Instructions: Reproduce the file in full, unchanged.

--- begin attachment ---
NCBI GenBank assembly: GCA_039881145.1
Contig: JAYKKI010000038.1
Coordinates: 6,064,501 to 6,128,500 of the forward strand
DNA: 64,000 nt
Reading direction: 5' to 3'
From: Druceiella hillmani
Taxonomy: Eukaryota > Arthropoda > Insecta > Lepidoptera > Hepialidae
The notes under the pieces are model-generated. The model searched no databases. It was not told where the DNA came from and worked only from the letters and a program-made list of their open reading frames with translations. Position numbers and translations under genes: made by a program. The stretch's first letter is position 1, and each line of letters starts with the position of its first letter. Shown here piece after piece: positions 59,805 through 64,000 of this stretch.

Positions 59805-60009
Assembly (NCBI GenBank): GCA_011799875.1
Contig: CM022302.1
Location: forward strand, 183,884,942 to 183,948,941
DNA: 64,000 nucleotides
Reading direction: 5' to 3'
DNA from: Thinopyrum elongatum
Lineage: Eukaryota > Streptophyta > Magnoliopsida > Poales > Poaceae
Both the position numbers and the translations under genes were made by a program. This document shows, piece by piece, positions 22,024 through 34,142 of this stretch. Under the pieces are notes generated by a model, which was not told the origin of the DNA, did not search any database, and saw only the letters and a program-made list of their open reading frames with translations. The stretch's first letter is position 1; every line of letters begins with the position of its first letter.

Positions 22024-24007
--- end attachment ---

NCBI GenBank assembly: GCA_039881145.1
Contig: JAYKKI010000038.1
Coordinates: 6,064,501 to 6,128,500 of the forward strand
DNA: 64,000 nt
Reading direction: 5' to 3'
From: Druceiella hillmani
Taxonomy: Eukaryota > Arthropoda > Insecta > Lepidoptera > Hepialidae
The notes under the pieces are model-generated. The model searched no databases. It was not told where the DNA came from and worked only from the letters and a program-made list of their open reading frames with translations. Position numbers and translations under genes: made by a program. The stretch's first letter is position 1, and each line of letters starts with the position of its first letter. Shown here piece after piece: positions 59,805 through 64,000 of this stretch.

Positions 59805-60009
Assembly (NCBI GenBank): GCA_011799875.1
Contig: CM022302.1
Location: forward strand, 183,884,942 to 183,948,941
DNA: 64,000 nucleotides
Reading direction: 5' to 3'
DNA from: Thinopyrum elongatum
Lineage: Eukaryota > Streptophyta > Magnoliopsida > Poales > Poaceae
Both the position numbers and the translations under genes were made by a program. This document shows, piece by piece, positions 22,024 through 34,142 of this stretch. Under the pieces are notes generated by a model, which was not told the origin of the DNA, did not search any database, and saw only the letters and a program-made list of their open reading frames with translations. The stretch's first letter is position 1; every line of letters begins with the position of its first letter.

Positions 22024-24007